Foxconn, the assembler of most of our electronic playthings is in the headlines again this week after reports started to appear about a potential strike happening during China's "Golden Week" holiday last week. Early reports painted a picture of upwards from 3000 to 4000 employees striking at Foxconn's Zhengzhou plant located in central China's Hebei province. Despite the outpour of coverage on the work stoppage, Foxconn has come out today to say that nothing has happened and that production is on schedule.
So far it appears that Foxconn might be telling the truth; unlike any other Foxconn debacle to date, no real pictures have shown up. Photos that are appearing across the board in China are pictures from last month's Sept 23 Foxconn riot in Taiyuan, Shaanxi province.
Last week China Labor Watch, a New York-based China labor advocacy group, put out reports of a riot happening in Foxconn Zhengzhou. Backed by posts on Sina's microblog Sina Weibo by supposed Foxconn employees various media groups pounced on the story. Loads of Chinese media, including People's Daily have all sourced the CLW for their own coverage of the Zhengzhou incident.
According to CLW's report, the violence broke out in Zhengzhou because workers were upset with new policies at Foxconn, policies that were enacted because of Apple. CLW's report stated that Apple had received complaints about quality issues with the iPhone 5 and that because Foxconn Zhengzhou was a major producer of the iPhone the plant started doubling down on quality. Tensions eventually flared up and quality control inspectors fell into conflicts with production line workers.
Our own sister-site Gizmodo reported that the reasons for the strike could be that the workers are overworked and under too much pressure. However Foxconn has come out and said that the reports are false and that everything is going according to schedule.
Foxconn spokesperson Liu Kun (Mainland spelling) says that CLW's report isn't entirely true, elaborating that there have been small disputes but no full on riots.
"We see CLW's reports, and I admit that there have been a few production line disputes, disputes between manufacturing employees and quality control inspectors," said Liu to Beijing News. "It could be from lack of communication. There were about 300-400 staff absent from work, but it did not look anything like what the [CLW] report said; the picture they painted sounded more like Taiyuan, not Zhengzhou."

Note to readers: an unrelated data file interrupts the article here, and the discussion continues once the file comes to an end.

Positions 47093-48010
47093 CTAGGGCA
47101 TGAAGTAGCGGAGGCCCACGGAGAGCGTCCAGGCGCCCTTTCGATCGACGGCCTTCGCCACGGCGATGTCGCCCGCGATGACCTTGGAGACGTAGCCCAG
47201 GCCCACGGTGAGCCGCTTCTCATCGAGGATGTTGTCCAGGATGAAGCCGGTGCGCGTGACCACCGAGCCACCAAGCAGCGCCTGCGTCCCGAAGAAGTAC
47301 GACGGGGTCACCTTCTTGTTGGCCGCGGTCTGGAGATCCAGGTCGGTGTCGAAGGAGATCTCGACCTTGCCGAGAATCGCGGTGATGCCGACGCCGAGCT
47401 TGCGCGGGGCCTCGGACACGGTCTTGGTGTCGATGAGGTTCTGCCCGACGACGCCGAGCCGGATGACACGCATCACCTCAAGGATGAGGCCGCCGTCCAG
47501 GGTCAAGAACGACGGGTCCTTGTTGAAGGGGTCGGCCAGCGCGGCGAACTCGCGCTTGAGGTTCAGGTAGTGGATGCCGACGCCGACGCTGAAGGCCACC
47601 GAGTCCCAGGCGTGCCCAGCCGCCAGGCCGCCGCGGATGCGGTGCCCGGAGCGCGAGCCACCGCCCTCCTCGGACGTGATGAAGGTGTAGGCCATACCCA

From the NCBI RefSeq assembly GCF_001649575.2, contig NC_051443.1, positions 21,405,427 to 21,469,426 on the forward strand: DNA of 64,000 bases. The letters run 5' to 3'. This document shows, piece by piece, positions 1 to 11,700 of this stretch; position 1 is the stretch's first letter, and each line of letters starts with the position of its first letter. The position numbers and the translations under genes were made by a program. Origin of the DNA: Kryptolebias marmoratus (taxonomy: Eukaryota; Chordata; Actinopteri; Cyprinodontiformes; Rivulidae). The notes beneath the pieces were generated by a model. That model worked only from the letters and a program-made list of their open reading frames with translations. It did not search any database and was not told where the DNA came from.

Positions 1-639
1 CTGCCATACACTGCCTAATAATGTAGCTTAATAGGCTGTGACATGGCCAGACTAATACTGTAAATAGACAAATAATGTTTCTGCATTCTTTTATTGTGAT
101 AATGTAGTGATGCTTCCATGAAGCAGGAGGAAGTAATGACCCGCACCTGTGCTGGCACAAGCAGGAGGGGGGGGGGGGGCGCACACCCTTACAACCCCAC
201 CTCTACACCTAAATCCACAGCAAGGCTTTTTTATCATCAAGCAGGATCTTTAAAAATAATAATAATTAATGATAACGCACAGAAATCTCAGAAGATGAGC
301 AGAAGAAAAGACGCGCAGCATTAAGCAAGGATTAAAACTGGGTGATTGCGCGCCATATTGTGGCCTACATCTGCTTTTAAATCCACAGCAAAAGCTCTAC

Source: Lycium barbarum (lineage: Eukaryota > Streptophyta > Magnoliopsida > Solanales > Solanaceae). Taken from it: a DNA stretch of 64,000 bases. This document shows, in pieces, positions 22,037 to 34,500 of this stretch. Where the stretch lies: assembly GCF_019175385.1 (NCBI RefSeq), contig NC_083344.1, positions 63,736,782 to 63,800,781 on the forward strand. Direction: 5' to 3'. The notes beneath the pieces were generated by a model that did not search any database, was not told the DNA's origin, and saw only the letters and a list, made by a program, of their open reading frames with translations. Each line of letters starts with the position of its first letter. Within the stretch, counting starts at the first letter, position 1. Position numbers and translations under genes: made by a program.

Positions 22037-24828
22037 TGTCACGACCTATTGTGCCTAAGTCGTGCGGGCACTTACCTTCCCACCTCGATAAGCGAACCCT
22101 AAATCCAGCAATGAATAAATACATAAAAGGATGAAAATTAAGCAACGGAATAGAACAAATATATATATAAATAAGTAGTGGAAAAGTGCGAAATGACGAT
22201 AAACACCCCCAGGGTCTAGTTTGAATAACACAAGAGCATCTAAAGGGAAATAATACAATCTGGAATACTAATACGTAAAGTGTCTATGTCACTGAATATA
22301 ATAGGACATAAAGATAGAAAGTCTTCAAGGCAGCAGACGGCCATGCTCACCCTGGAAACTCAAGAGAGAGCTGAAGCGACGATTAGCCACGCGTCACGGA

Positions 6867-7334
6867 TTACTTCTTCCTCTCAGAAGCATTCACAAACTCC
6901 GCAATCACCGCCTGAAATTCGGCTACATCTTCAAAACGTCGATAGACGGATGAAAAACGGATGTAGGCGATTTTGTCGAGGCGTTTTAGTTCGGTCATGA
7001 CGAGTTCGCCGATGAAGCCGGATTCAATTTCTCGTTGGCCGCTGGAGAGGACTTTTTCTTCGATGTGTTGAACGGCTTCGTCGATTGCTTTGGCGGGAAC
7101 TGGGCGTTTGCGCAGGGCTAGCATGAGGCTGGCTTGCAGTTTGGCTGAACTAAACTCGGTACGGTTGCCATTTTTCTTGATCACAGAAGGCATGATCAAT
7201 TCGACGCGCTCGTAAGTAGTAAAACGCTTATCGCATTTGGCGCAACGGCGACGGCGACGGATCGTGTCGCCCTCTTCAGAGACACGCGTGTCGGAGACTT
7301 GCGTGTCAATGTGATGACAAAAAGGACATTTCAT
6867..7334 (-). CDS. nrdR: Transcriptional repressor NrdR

Liu then mentions that Foxconn offers two different types of payment options for overtime wages and pays employees much more than the local average, Foxconn pays Shenzhen wages. Workers who work overtime are given 2-3 times their standard wages.
China's Henan province is one of China's most populous provinces and is often considered rather backwards compared to coastal and eastern provinces. Part of the reason why Foxconn moved its operations inland was because cities such as Shenzhen, located in Guangdong province, became more and more expensive to operate in. Shenzhen's Foxconn factory has lines of people queueing up for work because the wages are considered "good". In reality Foxconn wages aren't good, Chinese wages are just crap.
This is the second "disruption" to hit the Taiwanese company in as little as a month. Late last month a riot broke out in Foxconn's Taiyuan plant in Shaanxi where 2000 plus employees started brawling with security staff. Police were called to the scene and were left stationed outside the facility to "keep" the peace following the days.
There's currently no word whether or not if Foxconn Zhengzhou has police securing it's facilities, but if rumors of an iPad mini rolling out in October are true, we maybe only seeing the tip of the Foxconn labour dispute iceberg.
富士康否认郑州工厂大规模停工 承认管理有问题 [Beijing News Via People's Daily]
(Top photo: Foxconn workers dress T-shirts with an "I Love Foxconn" slogan during a rally to raise morale at the heavily regimented factories inside the Foxconn plant in Shenzhen, south China, Guangdong province, Wednesday August 18, 2010. Photographer: Kin Cheung | AP)
Kotaku East is your slice of Asian internet culture, bringing you the latest talking points from Japan, Korea, China and beyond. Tune in every morning from 4am to 8am.